Pounding rhythms, colorful tribal costumes, exquisitely light and authentic African choreography, visually stunning staging and politically charged lyrics – Fela! is a biographical funk concert musical that is not to be missed! Add a downright sexy, charismatic and gifted performer as the central subject (Sahr Ngaujah plays Fela Kuti as if he was born to do so) and you have an exhilarating night of music and drama that will imprint on your memory for years to come.
Conceived by Bill T. Jones, Jim Lewis and Stephen Hendel, and directed, choreographed and orchestrated by Bill T. Jones, the Broadway musical Fela! brings riveting portions of the life story of this highly influential singer, songwriter, performer and political activist to the stage. The central character of Fela Kuti is surrounded by a large cast of musicians, singers and dancers – in real life many of the latter became Kuti’s wives in order to tour with him.
Nigerian musician Fela Kuti was known for his showmanship and political activism. His elaborate concerts were apparently often quite outlandish and wild, with scores of musicians and dancers on stage, giving audiences an experience like no other.
Presented like a live concert, we the audience are occasionally directly addressed by Kuti as if we were his fans attending a performance at his own venue in Nigeria called ‘The Shrine’. Mimicking the call-and-response nature of many of Kuti’s powerful songs, he even sits down to chat directly with us, polling the audience to reveal their own brushes with the law. (Along with his family and followers, Kuti was frequently persecuted by the law for his outspoken lyrics and activism.)
The late great Fela Anikulapo Kuti, (15 October 1938 — 2 August 1997), whose real name was Olufela Olusegun Oludotun Ransome-Kuti, was the pioneer of Afrobeat music. He was a Nigerian multi-instrumentalist musician and composer, human rights activist and political maverick. His mother, Funmilayo Ransome-Kuti was an aristocrat and a feminist activist in the anti-colonial movement. (His father, Reverend Israel Oludotun Ransome-Kuti, a Protestant minister and school principal, was the first president of the Nigerian Union of Teachers.)
Played brilliantly by the operatically trained Melanie Marshall, Mama Kuti features in this show to great effect. Her voice thrillingly soars to fantastic heights during her two show-stopping songs. This is, quite fittingly, a hagiographical presentation of her story (complete with spooky animated projected portrait and a magical halo-effect) and it’s clear she had a major influence on her son’s important legacy. What happened to her is appalling and heartbreaking. Bill T. Jones pulls no punches when presenting details of the atrocities handed out to Kuti’s followers and the Nigerian people, including some distressing news footage that amounts to murder captured on film. It’s heavy stuff, but well-tempered by the life and soul of the outstanding music.
Kuti was a human-rights revolutionary who started his own political party, Movement Of The People, to protest the kleptocracy in Nigeria. He had his own compound called the Kalakuta Republic, in Lagos, which he declared independent from Nigeria, where he and his uncountable number of wives lived, and were constantly terrorized by the government. His influence on funk and African music is unsurpassed with approximately 77 albums.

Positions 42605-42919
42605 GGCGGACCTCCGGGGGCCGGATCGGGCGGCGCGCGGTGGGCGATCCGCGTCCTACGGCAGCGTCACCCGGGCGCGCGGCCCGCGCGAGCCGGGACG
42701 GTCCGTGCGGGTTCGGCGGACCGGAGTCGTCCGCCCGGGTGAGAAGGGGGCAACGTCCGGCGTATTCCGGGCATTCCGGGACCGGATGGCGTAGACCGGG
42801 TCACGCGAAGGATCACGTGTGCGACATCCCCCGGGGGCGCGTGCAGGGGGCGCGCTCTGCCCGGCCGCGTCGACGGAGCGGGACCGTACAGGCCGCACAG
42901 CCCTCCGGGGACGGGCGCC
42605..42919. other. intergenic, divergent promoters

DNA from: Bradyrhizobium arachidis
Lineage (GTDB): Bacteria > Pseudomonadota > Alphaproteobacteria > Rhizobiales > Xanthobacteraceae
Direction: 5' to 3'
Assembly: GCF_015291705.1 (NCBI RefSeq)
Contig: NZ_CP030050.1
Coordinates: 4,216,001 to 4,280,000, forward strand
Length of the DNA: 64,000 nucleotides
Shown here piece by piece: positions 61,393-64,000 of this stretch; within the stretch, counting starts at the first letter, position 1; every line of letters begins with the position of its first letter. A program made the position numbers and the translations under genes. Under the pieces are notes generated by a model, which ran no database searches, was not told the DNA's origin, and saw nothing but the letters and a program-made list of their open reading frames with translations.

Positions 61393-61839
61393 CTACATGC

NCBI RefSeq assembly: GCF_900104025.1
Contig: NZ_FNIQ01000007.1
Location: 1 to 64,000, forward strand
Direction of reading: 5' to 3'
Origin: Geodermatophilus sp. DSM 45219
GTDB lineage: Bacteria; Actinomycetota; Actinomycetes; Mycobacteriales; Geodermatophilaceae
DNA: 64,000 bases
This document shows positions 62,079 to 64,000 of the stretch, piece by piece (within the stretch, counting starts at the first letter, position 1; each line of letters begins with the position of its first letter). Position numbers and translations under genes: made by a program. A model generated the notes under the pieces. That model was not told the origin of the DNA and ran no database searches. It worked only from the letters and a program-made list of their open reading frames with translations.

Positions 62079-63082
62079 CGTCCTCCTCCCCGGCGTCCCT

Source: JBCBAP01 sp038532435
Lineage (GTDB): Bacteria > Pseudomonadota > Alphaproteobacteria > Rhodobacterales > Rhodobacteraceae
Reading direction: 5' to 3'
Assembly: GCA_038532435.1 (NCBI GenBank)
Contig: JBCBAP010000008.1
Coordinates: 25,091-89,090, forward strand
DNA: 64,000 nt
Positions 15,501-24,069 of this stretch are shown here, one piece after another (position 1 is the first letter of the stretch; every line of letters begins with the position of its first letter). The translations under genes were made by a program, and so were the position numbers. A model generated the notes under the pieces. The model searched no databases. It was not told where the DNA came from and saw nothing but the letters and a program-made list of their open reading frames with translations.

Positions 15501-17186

The musical style performed by Fela Kuti is called Afrobeat, which is essentially a fusion of jazz, funk, psychedelic rock, and traditional African chants and rhythms. It is characterized by having African-style percussion, vocals, and musical structure, along with jazzy, funky horn sections. The endless groove is also used, in which a base rhythm of drums, shekere, muted guitar, and bass guitar are repeated throughout the song. His band was notable for featuring two baritone saxophones, whereas most groups using this instrument only use one. This is a common technique in African and African-influenced musical styles, and can be seen in funk and hip-hop. Some elements often present in Fela’s music are the call-and-response within the chorus and figurative but simple lyrics. Fela’s songs were almost always over 10 minutes in length, some reaching the 20- or even 30-minute marks, while some unreleased tracks would last up to 45 minutes when performed live. His songs were mostly sung in Nigerian pidgin, although he also performed a few songs in the Yoruba language. Fela’s main instruments were the saxophone and the keyboards, but he also played the trumpet, guitar, and took the occasional drum solo.
Fela! completely transforms that stuffy old barn called the Ahmanson Theatre into an Afrikan rave club. Despite some unfocussed storytelling within the second act, this show remains a triumphant tale of courage, passion and love, and an invigorating and true story of a legendary musician whose upbeat and catchy songs of rebellion were an inspiration to millions.
RUN – GO – SEE THIS show ASAP – it’s super incredible.
Photos by Raymond Hagans
at the Music Center in Downtown L.A.
135 N. Grand Ave. at Temple St.,
L.A. CA 90012
Runs until – or – Now through January 22, 2012.
Tuesday through Friday at 8 p.m.;
Saturday at 2 p.m. and 8 p.m.;
Sunday at 1 p.m. and 6:30 p.m.
***No Monday performances***
Approximately 2 hours and 45 minutes, including a 20 minute intermission
$20 – $120 (Ticket prices are subject to change.)
Tickets are available by calling Center Theatre Group Audience Services at (213) 972-4400, in person at the Center Theatre Group box office or on-line here.
Hot Tix: $20 each may be purchased in advance or, subject to availability, on the day of performance at the box office (no checks).
Groups: (213) 972-7231. Deaf community: Information & charge, TDD (213) 680-4017.
A wonderful review of a brilliant production.
I had no idea this was playing in L.A. I wanted to see the London production last year. Thanks for the review!